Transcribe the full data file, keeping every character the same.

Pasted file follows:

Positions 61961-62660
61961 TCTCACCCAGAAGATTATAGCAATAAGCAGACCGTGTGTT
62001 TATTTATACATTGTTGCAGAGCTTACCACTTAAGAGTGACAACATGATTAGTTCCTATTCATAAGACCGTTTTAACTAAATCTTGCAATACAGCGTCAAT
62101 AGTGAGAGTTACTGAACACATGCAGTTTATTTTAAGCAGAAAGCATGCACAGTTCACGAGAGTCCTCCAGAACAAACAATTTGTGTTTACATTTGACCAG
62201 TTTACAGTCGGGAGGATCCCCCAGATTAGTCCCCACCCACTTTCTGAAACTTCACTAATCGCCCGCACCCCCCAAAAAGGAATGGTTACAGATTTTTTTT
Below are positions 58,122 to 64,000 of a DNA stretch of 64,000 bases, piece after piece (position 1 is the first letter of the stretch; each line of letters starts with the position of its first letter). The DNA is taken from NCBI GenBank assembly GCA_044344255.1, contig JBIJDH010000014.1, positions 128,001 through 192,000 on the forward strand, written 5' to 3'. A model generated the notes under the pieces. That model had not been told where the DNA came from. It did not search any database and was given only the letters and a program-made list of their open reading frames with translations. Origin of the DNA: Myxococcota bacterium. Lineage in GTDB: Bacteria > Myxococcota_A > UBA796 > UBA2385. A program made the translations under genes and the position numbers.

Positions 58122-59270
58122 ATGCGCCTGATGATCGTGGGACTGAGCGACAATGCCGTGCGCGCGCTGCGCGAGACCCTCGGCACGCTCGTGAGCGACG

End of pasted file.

Positions 61961-62660
61961 TCTCACCCAGAAGATTATAGCAATAAGCAGACCGTGTGTT
62001 TATTTATACATTGTTGCAGAGCTTACCACTTAAGAGTGACAACATGATTAGTTCCTATTCATAAGACCGTTTTAACTAAATCTTGCAATACAGCGTCAAT
62101 AGTGAGAGTTACTGAACACATGCAGTTTATTTTAAGCAGAAAGCATGCACAGTTCACGAGAGTCCTCCAGAACAAACAATTTGTGTTTACATTTGACCAG
62201 TTTACAGTCGGGAGGATCCCCCAGATTAGTCCCCACCCACTTTCTGAAACTTCACTAATCGCCCGCACCCCCCAAAAAGGAATGGTTACAGATTTTTTTT
Below are positions 58,122 to 64,000 of a DNA stretch of 64,000 bases, piece after piece (position 1 is the first letter of the stretch; each line of letters starts with the position of its first letter). The DNA is taken from NCBI GenBank assembly GCA_044344255.1, contig JBIJDH010000014.1, positions 128,001 through 192,000 on the forward strand, written 5' to 3'. A model generated the notes under the pieces. That model had not been told where the DNA came from. It did not search any database and was given only the letters and a program-made list of their open reading frames with translations. Origin of the DNA: Myxococcota bacterium. Lineage in GTDB: Bacteria > Myxococcota_A > UBA796 > UBA2385. A program made the translations under genes and the position numbers.

Positions 58122-59270
58122 ATGCGCCTGATGATCGTGGGACTGAGCGACAATGCCGTGCGCGCGCTGCGCGAGACCCTCGGCACGCTCGTGAGCGACG